The In Between Blues

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August 6, 2013

I never thought I’d get to the point of losing my confidence or, dare I say it, question if I made the right decision to go natural and kick the creamy crack out of my life for good. I feel ashamed that the thoughts even came into my mind! In reading other women’s blogs and experiences of going through the journey of going natural, just about all of them have said that they’ve encountered this – this second guessing, not feeling pretty, feelings of frustration.

I’ve officially hit the in between blues. That point where my hair is no longer a TWA (teeny weenie afro) but isn’t quite long enough to wear the cute twist outs, bantu knots, etc. My hair can be twisted into small squiggly twists, but I’m not sure I want that style. I don’t like the idea of having small worm looking twists all over my head. If I were trying for locs or sister locs, sure I’d do it, but that’s not a style I’m particularly fond of for myself. I think itΒ looks great on other women.

A dear friend of mine offered to come by my house and twist my hair for me this past Sunday. I had shared with her my feelings of frustration with my hair and she was more than encouraging to me. I so needed to hear such encouraging words from a fellow naturalista. I politely turned down her offer but I let her know that I may take her up on it at a different date. Who knows, I may have a change of heart down the road. My friend also reminded me of other options that I could experiment with while I’m in this in between stage like wigs or weave. I’ll be 40 this year and I’ve never worn a wig in my life outside of pretending to be one of the Supremes for a talent show! My sister in law makes her own wigs and she’s very good at it and they look spectacular on her. She’s addicted to them to be honest. πŸ˜‰ A few years ago, my then beautician got me to experiment with small hair pieces to add some umph to my short hair styles or bobs. They were so subtle that many never knew I had a small weave in my hair. I’ll be honest – I became addicted to that little hair weave!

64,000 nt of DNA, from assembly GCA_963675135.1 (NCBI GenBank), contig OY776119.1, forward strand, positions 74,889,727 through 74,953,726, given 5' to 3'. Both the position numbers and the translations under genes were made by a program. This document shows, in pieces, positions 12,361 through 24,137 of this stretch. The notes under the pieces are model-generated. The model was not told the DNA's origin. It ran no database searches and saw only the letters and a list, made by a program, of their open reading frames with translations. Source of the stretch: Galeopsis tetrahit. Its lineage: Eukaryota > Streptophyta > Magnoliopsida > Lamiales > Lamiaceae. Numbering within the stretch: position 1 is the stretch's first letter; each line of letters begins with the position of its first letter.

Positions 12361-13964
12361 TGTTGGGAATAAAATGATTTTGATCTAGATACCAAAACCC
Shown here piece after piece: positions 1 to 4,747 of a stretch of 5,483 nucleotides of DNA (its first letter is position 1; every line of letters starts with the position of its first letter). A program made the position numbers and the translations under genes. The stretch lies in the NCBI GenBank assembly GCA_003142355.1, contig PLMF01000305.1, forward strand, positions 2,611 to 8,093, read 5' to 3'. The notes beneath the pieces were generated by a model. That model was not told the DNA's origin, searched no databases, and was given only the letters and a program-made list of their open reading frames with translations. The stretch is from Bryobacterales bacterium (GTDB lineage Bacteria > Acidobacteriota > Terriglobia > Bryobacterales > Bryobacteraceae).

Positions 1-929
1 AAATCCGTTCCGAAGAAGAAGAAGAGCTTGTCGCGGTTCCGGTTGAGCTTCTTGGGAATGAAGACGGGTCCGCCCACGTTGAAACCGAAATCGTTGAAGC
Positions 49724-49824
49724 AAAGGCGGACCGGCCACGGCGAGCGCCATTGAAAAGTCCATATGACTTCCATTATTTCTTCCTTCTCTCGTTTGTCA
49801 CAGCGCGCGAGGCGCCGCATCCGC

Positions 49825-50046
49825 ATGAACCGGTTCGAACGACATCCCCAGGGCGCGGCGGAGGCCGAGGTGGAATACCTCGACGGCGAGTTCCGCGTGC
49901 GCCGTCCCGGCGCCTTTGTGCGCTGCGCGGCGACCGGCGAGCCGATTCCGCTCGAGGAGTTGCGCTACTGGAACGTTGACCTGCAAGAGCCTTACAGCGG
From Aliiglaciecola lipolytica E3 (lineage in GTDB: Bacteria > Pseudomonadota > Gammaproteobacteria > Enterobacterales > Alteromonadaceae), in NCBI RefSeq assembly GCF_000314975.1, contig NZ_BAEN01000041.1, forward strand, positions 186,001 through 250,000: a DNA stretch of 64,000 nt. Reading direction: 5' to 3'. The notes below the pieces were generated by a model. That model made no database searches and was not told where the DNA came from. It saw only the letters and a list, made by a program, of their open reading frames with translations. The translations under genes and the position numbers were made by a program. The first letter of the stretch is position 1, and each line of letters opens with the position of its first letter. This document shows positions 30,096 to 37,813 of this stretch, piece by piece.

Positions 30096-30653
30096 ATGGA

The one thing I want that I don’t have the funds for at the moment is….wait for it…..BRAIDS! I want braids so bad I can taste it. I love braids. I’ve been rocking them since 1995 on and off. I’ve had many styles of braids – dookie braids, box braids, micro braids, crochet braids, and kinky twists. Having braids always made my hair grow tremendously, and I know that if I kept them in for at least 3 months, my hair would grow so much that I would FINALLY be able to wear twist outs and try other cute natural hairstyles. That’s what I look forward to the most.